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I'm POSTing some data to an IIS server which replies with an simple id (here 1692945):

Cache-Control: private
Content-Type: text; charset=utf-8
Server: Microsoft-IIS/7.5
X-AspNet-Version: 2.0.50727
X-Powered-By: ASP.NET
Date: Tue, 23 Aug 2011 17:08:37 GMT
Content-Length: 7


The text content type seems to confuse Jsoup which throws an:

Exception in thread "main" Unhandled content type "null" on URL Must be text/*, application/xml, or application/xhtml+xml

Is there a way to specify that the response must be trated as text/plain? Is this a jsoup bug?



share|improve this question
I don't think its a valid content type. I always thought they had to be a type and subtype, separated by a /. – Damien_The_Unbeliever Aug 24 '11 at 7:49
Yes, I think that the problem is due to IIS sending a wrong Content-Type. So my question is to know if it's possible to specify the jsoup to explicitly interpret the response as text/plain. – Nicolas Girardin Aug 24 '11 at 8:09
Report it to the server admin of the website in question. – BalusC Aug 24 '11 at 13:28
I'm building a scrapper to automate the postings of listings to a property listings portal. I don't know if the website owner likes that kind of automated interaction with their websites so I prefer being discrete... – Nicolas Girardin Aug 24 '11 at 17:49
up vote 3 down vote accepted

jsoup checks the response type by default, to protect you from accidently trying to parse images and PDFs etc as HTML. Because it doesn't recognise text as a valid HTML content-type, it is throwing an exception.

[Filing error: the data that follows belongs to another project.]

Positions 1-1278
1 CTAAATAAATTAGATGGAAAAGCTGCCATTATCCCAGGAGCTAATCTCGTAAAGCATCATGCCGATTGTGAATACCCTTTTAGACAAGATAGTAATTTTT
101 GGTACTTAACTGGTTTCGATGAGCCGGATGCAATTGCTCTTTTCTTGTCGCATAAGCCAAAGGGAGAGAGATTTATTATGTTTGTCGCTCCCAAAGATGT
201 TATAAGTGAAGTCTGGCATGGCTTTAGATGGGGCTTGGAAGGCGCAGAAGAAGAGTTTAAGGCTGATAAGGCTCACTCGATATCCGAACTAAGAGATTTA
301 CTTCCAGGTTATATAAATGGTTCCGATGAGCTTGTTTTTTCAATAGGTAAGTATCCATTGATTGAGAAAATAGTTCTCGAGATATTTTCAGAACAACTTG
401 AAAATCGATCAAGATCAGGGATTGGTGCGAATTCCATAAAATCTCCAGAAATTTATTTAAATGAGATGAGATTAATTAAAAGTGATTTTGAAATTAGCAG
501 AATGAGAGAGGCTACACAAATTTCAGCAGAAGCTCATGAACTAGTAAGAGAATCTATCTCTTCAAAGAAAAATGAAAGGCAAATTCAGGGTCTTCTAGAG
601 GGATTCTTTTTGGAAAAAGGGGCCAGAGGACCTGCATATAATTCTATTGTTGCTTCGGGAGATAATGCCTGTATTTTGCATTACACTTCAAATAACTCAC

You can force jsoup to ignore the content-type and parse the response as HTML with the Connection.ignoreContentType() method.


Document doc = Jsoup.connect(url).ignoreContentType(true).get(); // or .post();
share|improve this answer
Wonderful! It's a shame that I didn't came on this option on my own! Thanks! :) – Nicolas Girardin Aug 27 '11 at 16:32

Jsoup can read data from String objects. Why not use an InputStreamReader to read the server response into a String, then have JSoup parse the response?

share|improve this answer
As I'm using Scala I think that would be a great fit for the task. – Nicolas Girardin Aug 25 '11 at 14:38
Never heard of before, looks like a great library! – John Aug 25 '11 at 14:43
I'm still a Scala n00b but it seems more natural than jsoup – Nicolas Girardin Aug 25 '11 at 15:28
Jsoup's strong point is that it was designed to deal with poorly written HTMLs, i.e., real-world html. How about Dispatch? How well does it handle mal-formatted html (i.e., an page with missing tags)? – John Aug 25 '11 at 20:53

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